RESULTS
Rolling effects and the so given difference between static and dynamic friction are not the only cause for stripe formation. In microgravity particles did not roll and nevertheless showed very clear stripes. This experiment has shown that wedging is one cause for stripe formation but friction with the walls and air also affect the pattern formation. 

For a detailed description of the experiment results, please, consult the "Drop Your Thesis! 2013 - Final Report" in the attachment section below.

CONCLUSIONS
The microgravity reached in the capsule during the catapult mode was very exact and the movement on the motor did not significantly affect it.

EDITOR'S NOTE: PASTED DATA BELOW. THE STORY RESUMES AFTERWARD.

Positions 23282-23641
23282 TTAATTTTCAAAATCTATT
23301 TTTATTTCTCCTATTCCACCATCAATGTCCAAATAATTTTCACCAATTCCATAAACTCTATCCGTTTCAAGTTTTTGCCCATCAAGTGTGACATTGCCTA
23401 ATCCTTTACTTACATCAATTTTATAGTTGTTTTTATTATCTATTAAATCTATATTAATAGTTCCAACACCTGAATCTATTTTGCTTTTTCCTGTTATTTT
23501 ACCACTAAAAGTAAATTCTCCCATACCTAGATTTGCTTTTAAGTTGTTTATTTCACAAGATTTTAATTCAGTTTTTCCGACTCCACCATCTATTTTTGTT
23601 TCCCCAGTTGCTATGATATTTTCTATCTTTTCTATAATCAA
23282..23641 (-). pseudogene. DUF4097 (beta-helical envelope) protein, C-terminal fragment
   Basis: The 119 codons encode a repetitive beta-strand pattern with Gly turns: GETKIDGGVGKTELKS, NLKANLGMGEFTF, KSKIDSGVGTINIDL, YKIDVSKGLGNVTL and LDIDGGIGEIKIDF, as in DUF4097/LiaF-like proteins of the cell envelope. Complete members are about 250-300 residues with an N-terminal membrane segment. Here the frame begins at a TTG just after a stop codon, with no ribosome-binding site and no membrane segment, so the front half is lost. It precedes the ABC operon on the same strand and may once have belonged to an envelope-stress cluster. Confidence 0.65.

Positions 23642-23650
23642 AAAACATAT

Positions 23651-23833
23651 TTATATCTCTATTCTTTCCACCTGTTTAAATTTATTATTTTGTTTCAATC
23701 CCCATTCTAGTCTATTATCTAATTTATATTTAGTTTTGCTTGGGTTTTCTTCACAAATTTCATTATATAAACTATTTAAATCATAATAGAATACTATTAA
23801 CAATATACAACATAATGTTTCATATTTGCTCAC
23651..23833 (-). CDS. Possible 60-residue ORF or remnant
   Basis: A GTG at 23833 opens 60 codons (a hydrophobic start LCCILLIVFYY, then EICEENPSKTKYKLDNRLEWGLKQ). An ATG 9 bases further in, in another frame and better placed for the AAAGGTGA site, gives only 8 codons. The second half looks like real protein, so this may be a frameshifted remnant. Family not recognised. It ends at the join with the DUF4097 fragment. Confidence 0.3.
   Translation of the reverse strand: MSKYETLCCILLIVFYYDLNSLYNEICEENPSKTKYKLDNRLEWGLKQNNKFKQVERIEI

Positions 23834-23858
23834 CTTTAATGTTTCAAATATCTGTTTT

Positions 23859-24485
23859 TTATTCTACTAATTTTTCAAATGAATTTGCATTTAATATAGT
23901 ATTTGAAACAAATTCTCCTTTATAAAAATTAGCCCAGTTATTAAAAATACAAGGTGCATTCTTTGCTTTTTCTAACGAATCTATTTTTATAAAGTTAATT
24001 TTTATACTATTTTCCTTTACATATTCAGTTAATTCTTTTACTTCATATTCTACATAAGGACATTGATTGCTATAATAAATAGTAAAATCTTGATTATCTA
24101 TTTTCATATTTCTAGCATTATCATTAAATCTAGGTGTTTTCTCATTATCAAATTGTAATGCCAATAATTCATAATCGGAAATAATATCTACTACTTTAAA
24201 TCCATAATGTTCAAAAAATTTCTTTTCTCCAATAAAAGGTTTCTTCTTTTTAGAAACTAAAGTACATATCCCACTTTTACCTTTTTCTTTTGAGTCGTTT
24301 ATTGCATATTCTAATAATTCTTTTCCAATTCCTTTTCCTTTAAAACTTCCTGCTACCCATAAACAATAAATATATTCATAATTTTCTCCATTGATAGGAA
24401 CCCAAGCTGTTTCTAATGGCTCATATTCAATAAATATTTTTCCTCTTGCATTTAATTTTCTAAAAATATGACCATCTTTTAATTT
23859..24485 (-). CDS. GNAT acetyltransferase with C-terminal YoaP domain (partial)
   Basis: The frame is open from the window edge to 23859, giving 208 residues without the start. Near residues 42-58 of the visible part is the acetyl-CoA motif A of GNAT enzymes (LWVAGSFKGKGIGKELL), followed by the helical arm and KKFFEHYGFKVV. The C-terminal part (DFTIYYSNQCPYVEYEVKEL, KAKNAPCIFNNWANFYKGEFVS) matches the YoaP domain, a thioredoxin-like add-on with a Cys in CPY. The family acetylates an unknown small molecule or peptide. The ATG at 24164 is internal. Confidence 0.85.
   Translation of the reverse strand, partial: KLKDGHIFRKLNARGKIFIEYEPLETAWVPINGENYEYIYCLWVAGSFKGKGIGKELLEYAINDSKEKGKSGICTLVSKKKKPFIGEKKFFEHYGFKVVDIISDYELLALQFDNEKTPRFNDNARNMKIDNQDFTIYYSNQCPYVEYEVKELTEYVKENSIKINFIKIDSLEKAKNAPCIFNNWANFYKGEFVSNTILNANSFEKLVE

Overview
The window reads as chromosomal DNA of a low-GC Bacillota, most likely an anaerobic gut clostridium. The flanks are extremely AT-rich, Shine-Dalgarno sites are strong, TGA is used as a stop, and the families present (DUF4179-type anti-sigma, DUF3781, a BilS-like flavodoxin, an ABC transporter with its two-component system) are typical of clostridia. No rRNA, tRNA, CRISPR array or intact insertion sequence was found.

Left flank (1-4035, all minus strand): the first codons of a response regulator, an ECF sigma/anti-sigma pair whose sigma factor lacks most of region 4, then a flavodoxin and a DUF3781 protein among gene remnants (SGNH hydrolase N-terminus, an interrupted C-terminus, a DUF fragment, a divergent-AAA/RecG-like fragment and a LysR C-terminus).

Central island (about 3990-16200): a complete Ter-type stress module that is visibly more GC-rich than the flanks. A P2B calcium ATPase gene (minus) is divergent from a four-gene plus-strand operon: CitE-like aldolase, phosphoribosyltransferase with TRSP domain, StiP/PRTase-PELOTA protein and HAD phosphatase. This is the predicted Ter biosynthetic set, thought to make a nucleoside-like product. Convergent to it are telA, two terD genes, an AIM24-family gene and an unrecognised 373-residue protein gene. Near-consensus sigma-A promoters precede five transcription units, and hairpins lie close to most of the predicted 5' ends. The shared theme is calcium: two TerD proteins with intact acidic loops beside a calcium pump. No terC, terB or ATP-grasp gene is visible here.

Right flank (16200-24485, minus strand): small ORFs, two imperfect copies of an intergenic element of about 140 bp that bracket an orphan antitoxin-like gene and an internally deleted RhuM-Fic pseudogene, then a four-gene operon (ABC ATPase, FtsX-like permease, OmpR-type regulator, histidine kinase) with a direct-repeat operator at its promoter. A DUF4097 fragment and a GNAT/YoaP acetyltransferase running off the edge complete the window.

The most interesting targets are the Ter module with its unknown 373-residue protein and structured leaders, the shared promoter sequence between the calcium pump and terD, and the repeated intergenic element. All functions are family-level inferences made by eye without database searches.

The theory given at the beginning of the experiment could neither be proofed nor be refuted. Rolling effects and the so given difference between static and dynamic friction is not the only cause for stripe formation. In microgravity particles did not roll and nevertheless showed very clear stripes.

With growing amplitude the number of stripes decreases while their width and density increases. This process can be fitted with a curve leading to a minimum of two stripes and a maximum amplitude of 61 mm for stripe formation. These results only are true for the used system with a length of the boxes of 20 cm, a packing between 2.5g and 4g and a frequency of 2 Hz.

The packing fraction of the boxes does not significantly affect the number of stripes, and no trend can be observed.

This experiment has shown that wedging is one cause for stripe formation but friction with the walls and air also affect the pattern formation.